Posted by: Rachel | July 30, 2010

pretty cheesey…

If you happen to be in Cambridge, MA on a hot mid-summer afternoon, and you love cheese to boot, I can think of nowhere nicer to be than in the cave at Formaggio Kitchen. This is not a paid endorsement, not at all. I was just lucky that my sister read about the cave tours and that it was a hot day!

This shop is worth a look online if you can’t go in person. You just have to love a cheese shop that includes “stinky” as a delimiter in their Web site search options.

a vast array of cheeses

who says the cheese stands alone?

They seem to be doing a good job of supporting local farmers, as well. They say that about 20% of their current inventory comes from New England, and that the number is growing. Excellent!

The priority for Formaggio Kitchen is quality. They want to sell the best of cheeses regardless of country or area of origin. This shop has been around for over 30 years, and rumor (or legend) says that Julia Child shopped here on occasion. If she didn’t, she should have – she would have loved it!

In any event, the day I visited the sidewalk temperature was in the low 90s, hot even for end-of-July in Cambridge. I was delighted by the array of samples and intrigued by the overwhelming choices of cheeses. The bakery is not to be sneezed at, and they sell all sorts of bread toppings (jams, jellies, butters, olive and other oils, mustards, etc etc etc) as well. Are you hungry yet? MMmmmmm….

My sister inquired about a “cave tour”, assuming that one needed to make a reservation perhaps months in advance. We were lucky. They were busy but not *too* busy and we were able to visit the cave right then. Tripp, our guide, led us as we descended into the bowels of the store and entered one of the most interesting-smelling rooms I’ve ever been in.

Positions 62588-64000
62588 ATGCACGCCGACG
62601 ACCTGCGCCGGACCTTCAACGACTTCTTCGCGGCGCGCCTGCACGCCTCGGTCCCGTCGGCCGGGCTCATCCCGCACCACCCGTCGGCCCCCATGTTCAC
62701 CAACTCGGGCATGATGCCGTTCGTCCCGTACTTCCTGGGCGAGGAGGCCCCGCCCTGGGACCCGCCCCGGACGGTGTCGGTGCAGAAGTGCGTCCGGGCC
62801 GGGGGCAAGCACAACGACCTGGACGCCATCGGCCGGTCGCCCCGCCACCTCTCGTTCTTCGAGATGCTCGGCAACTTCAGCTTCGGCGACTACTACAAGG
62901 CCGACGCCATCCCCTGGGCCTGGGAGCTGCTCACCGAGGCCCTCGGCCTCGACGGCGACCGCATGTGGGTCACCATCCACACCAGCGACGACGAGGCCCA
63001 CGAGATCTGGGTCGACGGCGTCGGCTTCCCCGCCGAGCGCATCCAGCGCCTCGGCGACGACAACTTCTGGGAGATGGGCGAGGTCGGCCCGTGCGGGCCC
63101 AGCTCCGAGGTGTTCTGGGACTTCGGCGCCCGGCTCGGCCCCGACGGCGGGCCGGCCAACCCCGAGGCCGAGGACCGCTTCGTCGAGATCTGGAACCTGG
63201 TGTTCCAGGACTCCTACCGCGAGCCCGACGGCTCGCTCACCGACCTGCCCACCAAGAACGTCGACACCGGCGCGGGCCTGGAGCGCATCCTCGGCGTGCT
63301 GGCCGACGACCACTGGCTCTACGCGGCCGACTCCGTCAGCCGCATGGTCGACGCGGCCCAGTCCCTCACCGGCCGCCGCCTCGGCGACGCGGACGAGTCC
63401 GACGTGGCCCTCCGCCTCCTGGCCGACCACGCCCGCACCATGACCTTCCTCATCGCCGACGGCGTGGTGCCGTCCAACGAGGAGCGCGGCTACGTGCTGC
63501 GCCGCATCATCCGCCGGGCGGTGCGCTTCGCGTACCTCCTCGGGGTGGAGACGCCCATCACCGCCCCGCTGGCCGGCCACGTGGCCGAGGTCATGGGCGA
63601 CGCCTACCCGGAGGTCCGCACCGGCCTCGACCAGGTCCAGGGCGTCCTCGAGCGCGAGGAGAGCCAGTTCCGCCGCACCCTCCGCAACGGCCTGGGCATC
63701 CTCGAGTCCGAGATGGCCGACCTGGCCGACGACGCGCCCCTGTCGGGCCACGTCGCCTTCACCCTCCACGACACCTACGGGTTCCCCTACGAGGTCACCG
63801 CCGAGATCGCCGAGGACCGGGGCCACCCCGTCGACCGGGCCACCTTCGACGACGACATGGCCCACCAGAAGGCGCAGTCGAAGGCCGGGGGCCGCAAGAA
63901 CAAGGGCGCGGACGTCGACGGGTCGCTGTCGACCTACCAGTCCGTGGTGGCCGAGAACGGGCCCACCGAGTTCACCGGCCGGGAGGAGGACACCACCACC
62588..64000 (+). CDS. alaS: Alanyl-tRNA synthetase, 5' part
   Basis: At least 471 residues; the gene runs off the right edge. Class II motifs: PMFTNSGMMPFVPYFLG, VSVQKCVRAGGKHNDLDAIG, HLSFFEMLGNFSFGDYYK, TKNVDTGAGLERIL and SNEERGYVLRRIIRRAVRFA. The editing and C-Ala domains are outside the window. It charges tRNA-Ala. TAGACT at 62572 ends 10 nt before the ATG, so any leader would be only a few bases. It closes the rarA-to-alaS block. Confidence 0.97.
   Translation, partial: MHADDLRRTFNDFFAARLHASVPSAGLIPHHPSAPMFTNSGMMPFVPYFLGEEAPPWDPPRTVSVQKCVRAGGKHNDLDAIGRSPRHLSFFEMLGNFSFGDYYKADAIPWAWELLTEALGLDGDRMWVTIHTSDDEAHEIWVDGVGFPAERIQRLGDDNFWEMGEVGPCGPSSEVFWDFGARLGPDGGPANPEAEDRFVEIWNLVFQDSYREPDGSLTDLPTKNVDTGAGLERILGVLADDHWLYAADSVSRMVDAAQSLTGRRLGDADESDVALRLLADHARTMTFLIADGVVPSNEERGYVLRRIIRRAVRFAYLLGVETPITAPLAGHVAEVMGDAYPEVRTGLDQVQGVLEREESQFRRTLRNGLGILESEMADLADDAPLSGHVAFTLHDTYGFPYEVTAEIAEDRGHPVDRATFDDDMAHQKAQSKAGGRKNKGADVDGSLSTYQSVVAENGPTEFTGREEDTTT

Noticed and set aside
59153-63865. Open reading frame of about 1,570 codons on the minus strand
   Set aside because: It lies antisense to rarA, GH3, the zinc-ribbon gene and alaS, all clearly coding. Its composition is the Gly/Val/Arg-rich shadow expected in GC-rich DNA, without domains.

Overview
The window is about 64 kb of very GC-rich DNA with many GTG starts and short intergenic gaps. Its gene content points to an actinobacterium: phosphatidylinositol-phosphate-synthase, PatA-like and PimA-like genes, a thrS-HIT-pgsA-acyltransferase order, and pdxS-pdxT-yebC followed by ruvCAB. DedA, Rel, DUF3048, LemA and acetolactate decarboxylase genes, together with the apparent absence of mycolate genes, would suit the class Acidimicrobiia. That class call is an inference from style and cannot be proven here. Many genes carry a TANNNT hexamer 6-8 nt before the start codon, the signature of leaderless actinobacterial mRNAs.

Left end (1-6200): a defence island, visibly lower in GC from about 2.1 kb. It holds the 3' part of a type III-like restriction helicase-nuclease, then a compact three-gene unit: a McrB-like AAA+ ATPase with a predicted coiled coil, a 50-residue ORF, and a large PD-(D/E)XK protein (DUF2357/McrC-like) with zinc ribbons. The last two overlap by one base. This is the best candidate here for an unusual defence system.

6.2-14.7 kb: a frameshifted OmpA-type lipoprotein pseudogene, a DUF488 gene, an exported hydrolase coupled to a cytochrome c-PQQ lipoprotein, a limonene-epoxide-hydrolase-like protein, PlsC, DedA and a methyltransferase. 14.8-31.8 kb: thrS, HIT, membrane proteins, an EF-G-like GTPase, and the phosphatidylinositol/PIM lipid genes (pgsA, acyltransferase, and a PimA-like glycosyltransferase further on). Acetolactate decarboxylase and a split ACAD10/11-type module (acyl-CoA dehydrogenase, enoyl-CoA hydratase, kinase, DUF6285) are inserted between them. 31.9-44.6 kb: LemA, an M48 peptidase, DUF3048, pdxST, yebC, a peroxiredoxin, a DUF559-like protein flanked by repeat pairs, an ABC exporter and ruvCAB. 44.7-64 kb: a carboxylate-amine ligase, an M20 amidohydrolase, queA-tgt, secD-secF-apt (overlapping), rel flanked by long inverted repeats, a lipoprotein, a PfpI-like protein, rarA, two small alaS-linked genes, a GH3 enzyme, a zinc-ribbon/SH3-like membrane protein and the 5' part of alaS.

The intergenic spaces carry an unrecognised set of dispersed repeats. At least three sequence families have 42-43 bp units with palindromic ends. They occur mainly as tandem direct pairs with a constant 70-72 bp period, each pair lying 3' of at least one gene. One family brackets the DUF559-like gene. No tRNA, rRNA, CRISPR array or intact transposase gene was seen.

Its a small space, which probably feels even smaller than it is as there is only a tiny walkway between the wheels and pots and slabs of cheeses. Tripp seemed to know every single variety and bit of cheese by name. The air in the cave was delightfully cool, and redolent (in the best way you can imagine) of cow, goat, sheep and mold. OK, so that may not *sound* good, but trust me — I wanted to move in.

the cave

Tripp in the cave

Some 15 minutes later, when we emerged, blinking, back into reality, the heat of the day was an awful shock. I could have happily become a cave dweller… but it wasn’t a realistic option. I settled for some Morbier and my dreams.

Now this isn’t to say that we don’t have some mighty fine local cheeses here in the Austin area. I’d put a Pure Luck chevre up against any other any time, but its interesting to see what is going on in other parts of the country. I enjoyed my visit and this week I leave you with Formaggio Kitchen’s recipe page for inspiration. Try a few of them and let us know what you think. Have fun – I’m sure I will!

Seems the stories are true. Here is a photo of Julie Child at the shop. (Thanks, Julie C!)


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